Stet

Photo Credits: Jocelyn Kuritsky, Lexi Lapp

Photo Credits: Jocelyn Kuritsky, Lexi Lapp

The term “stet” comes from the Latin to “let stand” and is the instruction given by an editor when an alteration made to a text should be ignored in favor of what was originally written.  It is also the title of a new play by Kim Davies based on the incidents surrounding Rolling Stone’s article about a particularly brutal campus rape.  The piece was eventually retracted over erroneous reporting methods.  What remained, though, was a heightened awareness that these crimes were all too common.  While this production should be commended for reigniting that important conversation as well as raising money for the advocacy group Take Back the Night, sadly and astonishingly it falls short of being an engaging theatrical experience.

The director, Tony Speciale, also holds a co-developer credit, so it is surprising he has given himself so many challenges with moving forward what should be a compelling story.  The characters are often separated by their cellphones and walls, deadening what should be emotional undercurrent.  Lead actress and another co-developer Jocelyn Kuritsky seems rudderless as she moves through the story.  Her poorly defined often strident reporter, Erika, is neither ambitious nor caring enough.  Far better is Bruce McKenzie, who is genuine as Phil, her encouraging but off course editor who takes on the delicate subject of a gang rape at a college fraternity.  (This echoes the content of the Rolling Stone piece from a few years ago.)  Another standout is Déa Julien as a well-intentioned recent graduate who has been tasked by the college to counsel rape victims.

Yet, what could be a deeply affecting event never moves beyond the surface.  Clearly the biggest problem is the script itself.  There is an important message to be delivered about how the media attaches a scale to the impact of one rape story over another.  There is also the way society persists in maintaining different rules for different genders.  Neither of these potential themes is properly explored.  Too many stretches are talky exchanges with none of the raw impact essential to bring us in.  The scenes drift along without a central viewpoint.  As a result, we find out little about these characters other than their connection to a violent and appalling act.  Even Ashely, who is the victim of the crime and the heart of Erika’s story, is a shell of a person.  Here the story telling is so vague, the truth remains in doubt without enough to ponder.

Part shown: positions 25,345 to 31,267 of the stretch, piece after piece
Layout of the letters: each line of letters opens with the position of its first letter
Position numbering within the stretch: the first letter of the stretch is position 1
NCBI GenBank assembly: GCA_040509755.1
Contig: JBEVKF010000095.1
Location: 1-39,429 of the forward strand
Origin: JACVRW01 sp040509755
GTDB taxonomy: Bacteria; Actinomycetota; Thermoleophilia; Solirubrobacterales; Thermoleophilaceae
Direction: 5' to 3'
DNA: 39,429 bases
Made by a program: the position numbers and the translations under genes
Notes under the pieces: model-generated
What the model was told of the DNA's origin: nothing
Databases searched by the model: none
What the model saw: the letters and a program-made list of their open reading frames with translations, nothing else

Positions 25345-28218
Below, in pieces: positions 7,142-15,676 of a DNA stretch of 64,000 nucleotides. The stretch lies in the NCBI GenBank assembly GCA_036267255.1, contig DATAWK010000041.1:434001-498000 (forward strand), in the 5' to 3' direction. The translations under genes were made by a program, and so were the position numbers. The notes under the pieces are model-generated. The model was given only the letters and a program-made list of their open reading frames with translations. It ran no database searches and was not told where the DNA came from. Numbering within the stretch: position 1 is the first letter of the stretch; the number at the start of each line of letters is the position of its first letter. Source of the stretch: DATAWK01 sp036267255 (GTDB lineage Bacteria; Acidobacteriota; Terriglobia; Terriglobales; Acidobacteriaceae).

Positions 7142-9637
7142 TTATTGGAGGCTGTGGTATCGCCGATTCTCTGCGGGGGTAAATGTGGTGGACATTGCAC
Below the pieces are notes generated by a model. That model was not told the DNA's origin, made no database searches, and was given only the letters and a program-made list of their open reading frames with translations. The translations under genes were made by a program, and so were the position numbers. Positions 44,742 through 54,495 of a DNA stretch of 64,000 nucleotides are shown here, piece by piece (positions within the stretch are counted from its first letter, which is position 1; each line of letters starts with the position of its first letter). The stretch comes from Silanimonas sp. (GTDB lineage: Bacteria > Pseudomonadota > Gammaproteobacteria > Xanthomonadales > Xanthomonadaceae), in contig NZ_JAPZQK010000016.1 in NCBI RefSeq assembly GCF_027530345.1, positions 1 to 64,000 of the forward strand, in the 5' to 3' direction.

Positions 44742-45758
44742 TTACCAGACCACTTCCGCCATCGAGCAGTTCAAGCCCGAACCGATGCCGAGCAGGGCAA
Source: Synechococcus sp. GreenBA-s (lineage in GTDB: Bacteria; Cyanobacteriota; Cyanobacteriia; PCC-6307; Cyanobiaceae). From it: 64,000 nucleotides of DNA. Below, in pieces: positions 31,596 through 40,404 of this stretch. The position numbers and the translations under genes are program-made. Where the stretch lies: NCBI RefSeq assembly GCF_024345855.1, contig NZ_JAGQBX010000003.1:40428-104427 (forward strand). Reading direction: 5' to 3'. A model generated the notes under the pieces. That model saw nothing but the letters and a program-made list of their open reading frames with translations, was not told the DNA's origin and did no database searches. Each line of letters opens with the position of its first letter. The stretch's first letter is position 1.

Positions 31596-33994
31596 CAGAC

Stet is obviously a labor of love for the Abingdon Theater and its collaborators.  I hope they continue to develop this brave work so that it becomes all they intend it to be.  It was recently extended through July 10 and tickets are available at http://abingdontheatre.org/stet/.

The Healing

In The Healing, a circle of friends who met at a religious camp 25 years ago reunites to honor the death of one of their own.  Before you can roll your eyes, let me add that the situation is set in motion by Samuel D. Hunter, the Obie Award winning playwright behind A Bright New Boise.  In both cases, Hunter explores what happens when extreme faith meets life’s curveballs with stunning agility and clarity.

Here he adds an extra thought-provoking layer.  All of the main characters and the actors who portray them are disabled.  This is both significant and irrelevant.  Commissioned by the Theater Breaking Through Barriers, the piece provides a welcome opening for a group of gifted actors who have more limited opportunities.   The work was written specifically for this cast and that customization shows in their ease with one another.  In the lead role of Sharon, the heart of the group, Shannon DeVido — a comic, improv artist, and frequent Hunter collaborator — conveys a delicate balance of command and doubt.  (Regrettably on this occasion her perfectly timed moments of reflection sometimes lead to too quiet a delivery.)  Even stronger and more approachable is actor/speaker/filmmaker David Harrell as down to earth Donald.  Jamie Petrone and John McGinty are adorable as newly coupled Bonnie and Greg.

Their presence on stage also holds up an important mirror to an underserved audience of partially sighted and deaf as well as those with limited mobility.  The energy zooming in both directions is electrifying.  Ultimately, though, this is simply a terrific story about friendship, loyalty and getting through the day.  While The Healing isn’t quite up to Boise’s level of greatness, Hunter’s set-up is intriguing, every little touch has relevance and the dialogue simply flows forward.  As a result, the script could be well executed by any talented troupe, all be it less sincerely and powerfully.

This world-premiere production has been well-mounted at the small Clurman Theatre in Theater Row.  UK and US director Stella Powell-Jones brings her delicate touch to even the most uneasy of the play’s beats. Jason Simms’ set design wonderfully captures the watched-too-much-QVC-ness of Zoe’s living room.  And I would give Christopher Metzger a separate round of applause for Mary Theresa Archbold’s physically overwhelming outfits for her role as the nearly defeated Laura.